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Home arrow Dentist Articles arrow Baby bottle tooth decay | Pediatrics for Parents | Find Articles at BNET
Baby bottle tooth decay | Pediatrics for Parents | Find Articles at BNET

There are so many things to be concerned about when you axe a parent of a baby, and this is one of those things. Letting your baby fall asleep every night with a bottle of milk. formula or juice puts him at risk for Baby Bottle Tooth Decay (BBTD). When your baby falls asleep with a bottle nipple in his mouth, the liquid continues to drip out and pools around your baby's teeth. A baby who uses a bottle frequently throughout the day for comfort and security, as well as nutrition, is also at risk for BBTD.

What Causes Baby Bottle Tooth Decay?

When milk, juice, formula and even breastmilk pool around your baby's teeth, the sugars these drinks contain combine with bacteria and create acid that attacks the teeth. Over time, this acid dissolves the tooth enamel and causes cavities, decay, severe pain and even gum disease. Baby teeth are very important to your child's health and growth--too important to lose and more important than whatever need (baby's or yours) that sleepytime bottle satisfies.

How Can I Tell If My Baby Has Baby Bottle Tooth Decay?

Check your baby's teeth frequently for any chalky white spots, white streaks, dark blotches, or lines. The teeth most affected by this disease are toward the front, but since you should check for other types of decay as well, inspect all your baby's teeth. Most doctors examine a baby's teeth at each well-baby checkup--important because sometimes the decay first shows up on the backside of the front teeth, which can't be seen without a dental mirror. Early detection and treatment has a much better outcome and can save your baby's teeth. If you notice anything unusual about your baby's teeth. don't hesitate to call a Houston dentist.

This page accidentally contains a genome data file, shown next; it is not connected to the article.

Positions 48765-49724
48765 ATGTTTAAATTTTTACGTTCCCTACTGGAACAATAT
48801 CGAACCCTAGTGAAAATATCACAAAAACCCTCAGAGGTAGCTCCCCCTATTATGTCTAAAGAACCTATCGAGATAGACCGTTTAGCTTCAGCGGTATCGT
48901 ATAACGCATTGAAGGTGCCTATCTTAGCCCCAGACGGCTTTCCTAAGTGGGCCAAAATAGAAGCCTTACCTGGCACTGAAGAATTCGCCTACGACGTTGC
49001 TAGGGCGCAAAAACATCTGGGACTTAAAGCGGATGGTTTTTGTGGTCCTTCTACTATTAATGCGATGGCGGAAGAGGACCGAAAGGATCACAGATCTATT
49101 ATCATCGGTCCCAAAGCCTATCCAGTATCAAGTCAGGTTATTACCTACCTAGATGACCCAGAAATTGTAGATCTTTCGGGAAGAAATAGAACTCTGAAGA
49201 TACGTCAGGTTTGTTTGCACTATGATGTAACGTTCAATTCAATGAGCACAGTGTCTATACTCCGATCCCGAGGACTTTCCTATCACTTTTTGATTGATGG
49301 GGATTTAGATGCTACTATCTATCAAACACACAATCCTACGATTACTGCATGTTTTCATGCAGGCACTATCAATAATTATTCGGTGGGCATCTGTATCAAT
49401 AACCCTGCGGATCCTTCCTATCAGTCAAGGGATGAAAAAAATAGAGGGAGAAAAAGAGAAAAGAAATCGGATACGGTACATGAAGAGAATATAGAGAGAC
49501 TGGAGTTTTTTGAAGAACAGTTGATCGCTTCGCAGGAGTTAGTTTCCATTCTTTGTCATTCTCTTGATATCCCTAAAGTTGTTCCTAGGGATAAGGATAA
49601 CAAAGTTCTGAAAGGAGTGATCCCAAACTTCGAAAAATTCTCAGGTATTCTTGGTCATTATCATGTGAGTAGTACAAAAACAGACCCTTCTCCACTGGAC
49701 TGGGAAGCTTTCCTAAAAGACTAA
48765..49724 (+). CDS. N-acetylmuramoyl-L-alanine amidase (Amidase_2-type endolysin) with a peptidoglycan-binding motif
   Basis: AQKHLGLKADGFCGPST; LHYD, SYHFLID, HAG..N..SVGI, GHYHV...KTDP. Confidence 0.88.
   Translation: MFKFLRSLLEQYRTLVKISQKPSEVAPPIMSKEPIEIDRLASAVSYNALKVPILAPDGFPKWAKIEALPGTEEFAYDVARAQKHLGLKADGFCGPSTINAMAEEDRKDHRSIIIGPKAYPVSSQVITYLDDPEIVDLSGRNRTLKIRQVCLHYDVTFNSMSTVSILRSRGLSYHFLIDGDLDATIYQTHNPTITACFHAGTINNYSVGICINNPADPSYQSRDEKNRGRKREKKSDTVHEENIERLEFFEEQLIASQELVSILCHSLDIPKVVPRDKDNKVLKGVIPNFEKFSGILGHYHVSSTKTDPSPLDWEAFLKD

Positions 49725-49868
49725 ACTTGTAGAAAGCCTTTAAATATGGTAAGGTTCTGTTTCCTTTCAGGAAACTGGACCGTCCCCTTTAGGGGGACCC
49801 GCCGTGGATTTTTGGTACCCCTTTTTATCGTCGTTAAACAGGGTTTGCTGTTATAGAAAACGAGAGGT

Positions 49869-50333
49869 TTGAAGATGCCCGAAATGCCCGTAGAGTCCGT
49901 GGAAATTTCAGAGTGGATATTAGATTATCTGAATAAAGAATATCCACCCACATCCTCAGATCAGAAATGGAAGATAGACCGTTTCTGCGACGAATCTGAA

Can A Breastfed Baby Get Baby Bottle Tooth Decay?

Liquid doesn't leak from the breast as it does from a bottle; a baby must suck actively for milk to be released. Therefore, a breastfed baby is much less likely to get BBTD. However, a baby who nurses frequently throughout the night can have the liquid pooling effect in the mouth, which might cause the same problem. Keep in mind, though, that the method of delivery is usually the culprit, not the beverage; a bottle that contains anything other than water--including breastmilk--creates the leaking situation and the possibility of BBTD. Breastmilk, however, is less apt to cause decay than juice, formula or other fluids, and plenty of night-nursing babies have perfect teeth. But play it safe and brush your baby's teeth before bedtime, particularly if he's eating solids.

How To Prevent Baby Bottle Tooth Decay?

* Don't let your baby doze off with a bottle of milk, formula or Juice. If your baby needs a bottle to fall asleep, fill it with water. To change an existing habit, you can dilute the fluid with water gradually until your baby accepts water alone.

* Always be sure your baby's pacifier is clean. Don't ever dip it in anything (such as sugar or honey). Don't clean your baby's pacifier by sucking on it yourself, a common but unhealthy practice, since you are passing bacteria from your mouth over to your baby!

* Avoid letting your baby use a bottle as an all-day security object.

* When your baby nears her first birthday, encourage her to use a cup rather than a bottle.

* If your baby is breastfed, try to avoid letting her sleep with the nipple in her mouth. After she falls asleep, remove the nipple to prevent pooling of liquid.

* Brush your baby's teeth at least twice a day--morning and night.

* Ask your child's doctor if your baby should take fluoride supplements. If your baby drinks formula, he may be getting fluoride from this. Don't self-prescribe fluoride, since an excess of this mineral can cause spotting on your baby's teeth.

* Inspect your baby's teeth frequently and have them checked by your child's doctor or a Houston dentist regularly.

Need a gift? Think of Pediatrics for Parents-the gift that arrives 12 times a year. See page 12 for information.

This article is an excerpt from Gentle Baby Care by Elizabeth Pantley. (McGraw-Hill, 2003). She is the author of a number of books on children's health.

 

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